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It Could Just Happen For England When It’s Least Expected
Footytubeblog (Blog) 2 years ago
They say that the biggest difference between English and American comedy is that in America you laugh with the guy, but in England you laugh at him. Perhaps it has something do with the hegemonic shift, but in England, it’s long been popular not to take yourself too seriously. One area that seemed to be immune to this self-deprecating tendency however, was where the English national team was concerned. But this once lightning rod for expectations appears to have taken too heavy a load.

England expects. Or, perhaps now, England expected. Hope for the team’s prospects in the coming World Cup have rarely been lower. There is no talk of glory, nor dreams of dancing on the streets of Brazil. Even the utterance of anything past the group stages is seen as heresy. This shift in expectancy could be seen as healthy if it wasn’t so extreme. But then, when one’s hopes have been as consistently divergent from reality as England’s have in recent history, perhaps an extreme reaction is the only possible response.

First came the golden generation that promised so much. Beckam, Lampard, Gerrard, Cole, Terry, Ferdinand. The super-rich and super-talented. Teams had won World Cups with much less capable players than these. All that was needed was two or three of them to be on form and it could be done. All that was needed was David Beckam’s right-foot to be in form and it could finally happen.

Then came the relative rise of the Premier League and the confidence that this bred. Every year between 2006 and 2009, an English team reached the final of the Champions League. In 2008, there was an all-English final, and in two other years there were three English teams in the semis.

The logic was that if the English club sides are the best in the world, and these clubs have English players at their core, then the England national side should enjoy similar success. And so England continued to expect, continued to believe, but the success never came.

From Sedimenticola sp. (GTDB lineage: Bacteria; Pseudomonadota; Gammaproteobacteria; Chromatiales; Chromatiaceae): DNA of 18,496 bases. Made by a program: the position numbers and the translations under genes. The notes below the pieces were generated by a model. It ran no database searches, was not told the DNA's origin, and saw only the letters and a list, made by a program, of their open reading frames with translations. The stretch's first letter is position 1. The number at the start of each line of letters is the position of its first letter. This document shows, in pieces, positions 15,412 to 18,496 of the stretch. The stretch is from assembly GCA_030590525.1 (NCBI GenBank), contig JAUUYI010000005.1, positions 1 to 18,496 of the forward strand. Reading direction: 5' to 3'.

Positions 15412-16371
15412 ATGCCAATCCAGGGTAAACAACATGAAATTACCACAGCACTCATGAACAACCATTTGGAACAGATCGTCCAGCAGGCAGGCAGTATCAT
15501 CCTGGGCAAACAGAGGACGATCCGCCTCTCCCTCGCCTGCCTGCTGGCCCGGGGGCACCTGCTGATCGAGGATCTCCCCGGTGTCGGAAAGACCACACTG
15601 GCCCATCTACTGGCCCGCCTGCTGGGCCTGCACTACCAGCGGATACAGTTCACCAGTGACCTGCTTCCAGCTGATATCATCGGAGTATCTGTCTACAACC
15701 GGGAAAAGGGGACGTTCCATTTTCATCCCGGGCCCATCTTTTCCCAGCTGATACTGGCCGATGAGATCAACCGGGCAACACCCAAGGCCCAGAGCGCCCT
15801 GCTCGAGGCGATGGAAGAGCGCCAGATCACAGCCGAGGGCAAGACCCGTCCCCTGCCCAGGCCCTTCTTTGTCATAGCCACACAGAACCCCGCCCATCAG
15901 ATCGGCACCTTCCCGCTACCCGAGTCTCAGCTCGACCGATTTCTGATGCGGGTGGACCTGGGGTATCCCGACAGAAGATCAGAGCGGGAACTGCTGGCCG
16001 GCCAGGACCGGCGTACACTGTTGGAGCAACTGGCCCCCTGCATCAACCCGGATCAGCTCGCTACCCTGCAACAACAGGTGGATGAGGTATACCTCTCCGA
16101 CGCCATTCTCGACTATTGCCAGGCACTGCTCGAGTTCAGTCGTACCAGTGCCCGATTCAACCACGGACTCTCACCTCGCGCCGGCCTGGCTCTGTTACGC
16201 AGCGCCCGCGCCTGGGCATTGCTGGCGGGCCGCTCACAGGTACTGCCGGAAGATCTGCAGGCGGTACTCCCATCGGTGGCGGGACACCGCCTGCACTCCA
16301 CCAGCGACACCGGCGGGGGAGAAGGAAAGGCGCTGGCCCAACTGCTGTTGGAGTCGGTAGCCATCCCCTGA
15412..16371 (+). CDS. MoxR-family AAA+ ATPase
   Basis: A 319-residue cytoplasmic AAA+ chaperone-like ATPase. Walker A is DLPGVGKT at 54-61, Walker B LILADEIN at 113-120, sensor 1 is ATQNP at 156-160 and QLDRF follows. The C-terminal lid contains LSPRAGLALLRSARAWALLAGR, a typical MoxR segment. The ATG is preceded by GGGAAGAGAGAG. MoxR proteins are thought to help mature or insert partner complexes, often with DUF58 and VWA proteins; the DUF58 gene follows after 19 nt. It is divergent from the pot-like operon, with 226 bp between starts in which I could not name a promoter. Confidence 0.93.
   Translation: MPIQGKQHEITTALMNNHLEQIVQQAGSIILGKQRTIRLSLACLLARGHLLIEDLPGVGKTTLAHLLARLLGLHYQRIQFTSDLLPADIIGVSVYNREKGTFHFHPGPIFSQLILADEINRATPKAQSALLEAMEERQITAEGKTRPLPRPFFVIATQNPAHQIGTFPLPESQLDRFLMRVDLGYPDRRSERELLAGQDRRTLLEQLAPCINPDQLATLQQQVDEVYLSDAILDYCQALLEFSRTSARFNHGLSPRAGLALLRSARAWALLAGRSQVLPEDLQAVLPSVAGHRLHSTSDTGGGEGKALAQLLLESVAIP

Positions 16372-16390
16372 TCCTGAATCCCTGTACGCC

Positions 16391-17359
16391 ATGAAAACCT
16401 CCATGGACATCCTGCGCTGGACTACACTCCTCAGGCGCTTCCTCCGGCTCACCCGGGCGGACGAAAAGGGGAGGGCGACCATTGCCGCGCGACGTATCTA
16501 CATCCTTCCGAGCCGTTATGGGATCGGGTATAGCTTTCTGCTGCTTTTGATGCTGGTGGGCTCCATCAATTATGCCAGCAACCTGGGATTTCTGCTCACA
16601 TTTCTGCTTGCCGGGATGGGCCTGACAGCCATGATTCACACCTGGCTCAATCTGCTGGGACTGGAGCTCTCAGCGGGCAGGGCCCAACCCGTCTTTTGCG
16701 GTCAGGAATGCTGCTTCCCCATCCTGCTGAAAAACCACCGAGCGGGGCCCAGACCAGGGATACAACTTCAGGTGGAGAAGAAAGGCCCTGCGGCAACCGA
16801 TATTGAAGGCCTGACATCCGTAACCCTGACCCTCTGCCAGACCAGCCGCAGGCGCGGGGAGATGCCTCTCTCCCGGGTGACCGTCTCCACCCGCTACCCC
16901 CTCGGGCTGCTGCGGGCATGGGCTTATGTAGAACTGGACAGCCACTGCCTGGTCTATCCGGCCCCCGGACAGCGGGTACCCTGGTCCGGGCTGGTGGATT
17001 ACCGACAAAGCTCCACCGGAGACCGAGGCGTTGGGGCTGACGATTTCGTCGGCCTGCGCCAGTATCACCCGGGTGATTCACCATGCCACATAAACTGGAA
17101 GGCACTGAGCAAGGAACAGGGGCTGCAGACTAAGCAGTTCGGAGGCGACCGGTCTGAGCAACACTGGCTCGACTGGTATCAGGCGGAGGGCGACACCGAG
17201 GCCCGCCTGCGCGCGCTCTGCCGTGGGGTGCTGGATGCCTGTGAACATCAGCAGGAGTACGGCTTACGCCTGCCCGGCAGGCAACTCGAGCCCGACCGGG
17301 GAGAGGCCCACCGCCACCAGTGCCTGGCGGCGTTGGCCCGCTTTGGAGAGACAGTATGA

So consistently have the nation's hopes been left dashed that England waits no more. This reduction in expectations can only be seen as rational. After all, they were irrationally high for years.

The golden generation that was supposed to win the 2002 World Cup only qualified for the tournament via a home draw with Greece. And the English dominance in the Champions League of the late noughties owed more to Ronaldo and Drogba than it did Terry or Rooney.

The result of this consistent disappointment has been an overcompensation so that expectations now find themselves irrationally low. Everyone is saying that England don’t have a chance - and it’s certainly true that they shouldn’t be expected to win in Brazil - but the level of the team is not drastically lower than any year in which they were expected to win it.

Chances are not much less than they were in 2002, when Becks broke that bone in his foot that immediately became added to the popular dictionary.

Chances are not much less than they were in 2006, when it was supposed to be ‘Rooney’s tournament’ and the biggest impact he made was to get sent off for that stamp.

Chances are not much less than they were in 2010, when it was the golden generation’s last opportunity and their blushes were saved by that goal, or non-goal, or whatever it was.

So what are the chances for 2014? Will it be the hopeless year when hope was finally met? Probably not, but then England have quite a bit more than no chance at all. And in Daniel Sturidge, Adam Lallana and Raheem Sterling they have something that team didn't have before: the arrogance of youth.
With the freedom that comes from low expectations, youth given its chance and few players encumbered by previous failure, it’s quite possible that England’s chances going into a major tournament are better than they have been for years.

Just don’t let anyone hear you say it.

This blog does not necessarily reflect the views and opinions of footytube or its partners.

Mozstaff (Arsenal) 2 years ago
Thanks for sharing the stuff

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